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Publication numberUS3645399 A
Publication typeGrant
Publication dateFeb 29, 1972
Filing dateSep 3, 1969
Priority dateSep 3, 1968
Also published asCA938227A, CA938227A1, DE1944704A1, DE1944704B2, DE1944704C3
Publication numberUS 3645399 A, US 3645399A, US-A-3645399, US3645399 A, US3645399A
InventorsPeter G Kalman
Original AssigneePeter G Kalman
Export CitationBiBTeX, EndNote, RefMan
External Links: USPTO, USPTO Assignment, Espacenet
Filtering process and apparatus
US 3645399 A
Abstract
A process for filtering a substance flowing through a passageway in which a filter band is introduced across the passageway through slotted inlet and outlet ports, a sealing substance different from that being filtered is introduced into the ports, temperature conditions are established in the ports such as to cause the sealing substance therein to solidify to form rigid sealing plugs, and, when desired, the filter is moved through the inlet and outlet ports to introduce a fresh part of the filter across the passageway under such conditions in the ports that the sealing plugs are maintained. Also a filtering apparatus having a passageway through which the substance to be filtered can flow, slotted inlet and outlet ports flanking the passageway through which a filter band is introduced, the ports being cooled so that substance entering them is solidified to form sealing plugs, and a backing support consisting of a rotary drum or an endless train of rollers for supporting the filter band across the passageway.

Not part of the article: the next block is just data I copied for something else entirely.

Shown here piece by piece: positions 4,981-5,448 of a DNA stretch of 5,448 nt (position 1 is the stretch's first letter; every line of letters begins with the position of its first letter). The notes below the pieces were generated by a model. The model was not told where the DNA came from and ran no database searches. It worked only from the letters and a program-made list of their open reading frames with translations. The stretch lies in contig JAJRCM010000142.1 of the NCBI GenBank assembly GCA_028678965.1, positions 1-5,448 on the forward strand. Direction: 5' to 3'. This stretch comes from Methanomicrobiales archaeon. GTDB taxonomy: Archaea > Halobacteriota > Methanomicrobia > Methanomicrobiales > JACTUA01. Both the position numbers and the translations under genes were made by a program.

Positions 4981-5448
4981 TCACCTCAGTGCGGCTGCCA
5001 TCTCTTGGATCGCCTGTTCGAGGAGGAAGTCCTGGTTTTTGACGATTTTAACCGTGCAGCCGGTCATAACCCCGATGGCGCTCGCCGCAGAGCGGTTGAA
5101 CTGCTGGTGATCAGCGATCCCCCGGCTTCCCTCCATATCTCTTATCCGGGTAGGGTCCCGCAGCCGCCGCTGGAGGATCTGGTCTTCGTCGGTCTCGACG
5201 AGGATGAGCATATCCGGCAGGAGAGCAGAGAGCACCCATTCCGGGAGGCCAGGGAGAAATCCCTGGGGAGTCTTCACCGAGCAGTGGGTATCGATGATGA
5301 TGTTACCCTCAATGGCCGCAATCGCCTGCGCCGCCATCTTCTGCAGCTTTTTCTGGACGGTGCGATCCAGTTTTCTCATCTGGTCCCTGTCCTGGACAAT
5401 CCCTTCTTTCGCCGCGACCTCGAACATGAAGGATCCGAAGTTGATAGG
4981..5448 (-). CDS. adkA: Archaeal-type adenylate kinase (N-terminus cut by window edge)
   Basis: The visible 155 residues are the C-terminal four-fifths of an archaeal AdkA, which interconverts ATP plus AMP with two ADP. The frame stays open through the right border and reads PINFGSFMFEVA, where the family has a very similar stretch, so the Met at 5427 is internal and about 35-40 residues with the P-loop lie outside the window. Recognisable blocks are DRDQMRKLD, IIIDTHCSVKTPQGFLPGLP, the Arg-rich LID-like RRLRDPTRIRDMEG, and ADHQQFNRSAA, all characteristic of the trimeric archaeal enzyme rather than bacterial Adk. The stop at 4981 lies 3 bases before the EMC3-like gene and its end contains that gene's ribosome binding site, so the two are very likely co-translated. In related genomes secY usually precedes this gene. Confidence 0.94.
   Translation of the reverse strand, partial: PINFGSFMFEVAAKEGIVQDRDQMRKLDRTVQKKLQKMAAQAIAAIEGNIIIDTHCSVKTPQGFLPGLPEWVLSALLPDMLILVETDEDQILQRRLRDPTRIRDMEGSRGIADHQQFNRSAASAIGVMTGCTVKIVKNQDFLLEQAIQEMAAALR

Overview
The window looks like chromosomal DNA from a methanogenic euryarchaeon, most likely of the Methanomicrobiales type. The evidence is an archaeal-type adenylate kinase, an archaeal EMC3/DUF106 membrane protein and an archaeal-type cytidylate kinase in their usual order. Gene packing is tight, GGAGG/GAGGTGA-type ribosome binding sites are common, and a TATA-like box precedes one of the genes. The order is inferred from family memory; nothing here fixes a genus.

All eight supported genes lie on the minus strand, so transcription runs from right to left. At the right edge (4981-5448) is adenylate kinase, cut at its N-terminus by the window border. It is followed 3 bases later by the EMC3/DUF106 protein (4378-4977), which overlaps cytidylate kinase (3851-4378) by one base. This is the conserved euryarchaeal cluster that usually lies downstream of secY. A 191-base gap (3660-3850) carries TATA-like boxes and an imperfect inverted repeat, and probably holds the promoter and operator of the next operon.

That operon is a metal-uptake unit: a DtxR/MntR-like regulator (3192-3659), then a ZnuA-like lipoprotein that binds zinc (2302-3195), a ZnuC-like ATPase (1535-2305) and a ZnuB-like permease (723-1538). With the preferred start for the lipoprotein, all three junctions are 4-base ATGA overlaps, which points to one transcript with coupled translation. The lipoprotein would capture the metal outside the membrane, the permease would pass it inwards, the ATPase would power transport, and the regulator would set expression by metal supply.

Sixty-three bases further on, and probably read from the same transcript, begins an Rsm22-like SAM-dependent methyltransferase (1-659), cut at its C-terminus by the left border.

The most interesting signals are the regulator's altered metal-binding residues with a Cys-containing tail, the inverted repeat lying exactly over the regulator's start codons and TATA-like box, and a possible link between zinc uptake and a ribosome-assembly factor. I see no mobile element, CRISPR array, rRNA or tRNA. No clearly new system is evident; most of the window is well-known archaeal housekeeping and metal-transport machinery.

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0 United States Patent [151 3,645,399